Accepted Manuscripts

Jarred R. MondoƱedo, John S. McNeil, Jacob Herrmann, Brett A. Simon and David W. Kaczka
ASME J of Medical Diagnostics   doi: 10.1115/1.4040001
Volatile anesthetics have been shown to reduce lung resistance through dilation of constricted airways. In this study, we hypothesized that that diffusion of inhaled anesthetics from airway lumen to smooth muscle would yield significant bronchodilation in vivo, and systemic recirculation would not be necessary to reduce lung resistance (RL) and elastance (EL) during sustained bronchoconstriction. To test this hypothesis, we designed a delivery system for precise timing of inhaled volatile anesthetics during the course of a positive pressure breath. We compared changes in RL, EL, and anatomic dead space (VD) in canines during pharmacologically-induced bronchoconstriction with intravenous methacholine, and following treatments with: 1) targeted anesthetic delivery to VD; and 2) continuous anesthetic delivery throughout inspiration. Both sevoflurane and isoflurane were used during each delivery regimen. Compared to continuous delivery, targeted delivery resulted in significantly lower doses of delivered anesthetic and decreased end-expiratory concentrations. However, we did not detect significant reductions in RL or EL for either anesthetic delivery regimen. This lack of response may have resulted from an insufficient dose of the anesthetic to cause bronchodilation, or from the preferential distribution of flow to less constricted regions of the lung, thereby enhancing airway heterogeneity and increasing apparent RL and EL.
Ahmed Mohammed Al Otaibi, Sohel Anwar and M. Terry Loghmani
ASME J of Medical Diagnostics   doi: 10.1115/1.4039661
Instrument assisted soft tissue manipulation (IASTM) is a form of manual therapy which is performed with rigid cast tools. The applied force during the IASTM process has not been quantified or regulated. Nor have the angle of treatment and strokes frequency been quantified which contribute to the overall recovery process. This paper presents a skin modeling analysis used in the design of a novel mechatronic device that measures force in an IASTM application with localized pressures, similar to traditional, non-mechatronic IASTM devices that are frequently used to treat soft tissue dysfunctions. Thus, quantifiable soft tissue manipulation (QSTM) represents an advancement in IASTM. The innovative mechatronic QSTM device is based on 1-D compression load cells, where only four compression force sensors are needed to quantify all force components in 3D space. Here such a novel QSTM mechatronics device is simulated, analyzed, and investigated using finite element analysis. A simplified human arm was modeled to investigate the relationship between the measured component forces, the applied force, and the stress and strain distribution on the skin surface to validate the capability of the QSTM instrument. The results show that the QSTM instrument as designed is able to correlate the measured force components to the applied tool-tip force in a straight movement on the skin model.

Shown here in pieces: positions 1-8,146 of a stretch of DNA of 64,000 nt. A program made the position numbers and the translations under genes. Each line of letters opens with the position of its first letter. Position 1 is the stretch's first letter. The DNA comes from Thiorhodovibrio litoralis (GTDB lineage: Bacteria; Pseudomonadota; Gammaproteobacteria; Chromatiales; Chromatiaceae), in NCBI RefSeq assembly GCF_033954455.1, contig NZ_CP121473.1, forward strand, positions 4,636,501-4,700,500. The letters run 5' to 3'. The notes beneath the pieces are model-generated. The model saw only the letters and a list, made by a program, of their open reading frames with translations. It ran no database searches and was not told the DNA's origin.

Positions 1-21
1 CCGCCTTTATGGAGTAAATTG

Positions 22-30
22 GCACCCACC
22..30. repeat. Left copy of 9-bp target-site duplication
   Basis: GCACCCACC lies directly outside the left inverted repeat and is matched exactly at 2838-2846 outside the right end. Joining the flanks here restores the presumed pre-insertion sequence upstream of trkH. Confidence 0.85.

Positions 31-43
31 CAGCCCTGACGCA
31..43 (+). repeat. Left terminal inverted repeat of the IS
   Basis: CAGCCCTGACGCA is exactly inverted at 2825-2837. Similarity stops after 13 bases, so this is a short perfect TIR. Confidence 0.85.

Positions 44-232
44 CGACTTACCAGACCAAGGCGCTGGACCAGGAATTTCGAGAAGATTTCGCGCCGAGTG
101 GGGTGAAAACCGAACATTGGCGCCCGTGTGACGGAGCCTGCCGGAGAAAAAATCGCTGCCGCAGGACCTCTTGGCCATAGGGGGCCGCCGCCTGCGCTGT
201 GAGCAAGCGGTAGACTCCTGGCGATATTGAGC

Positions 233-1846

TOPICS: Instrumentation, Modeling analysis, Skin, Soft tissues, Compression, Stress, Design, Finite element analysis, Mechatronics, Force sensors, Patient treatment, Mechatronic devices

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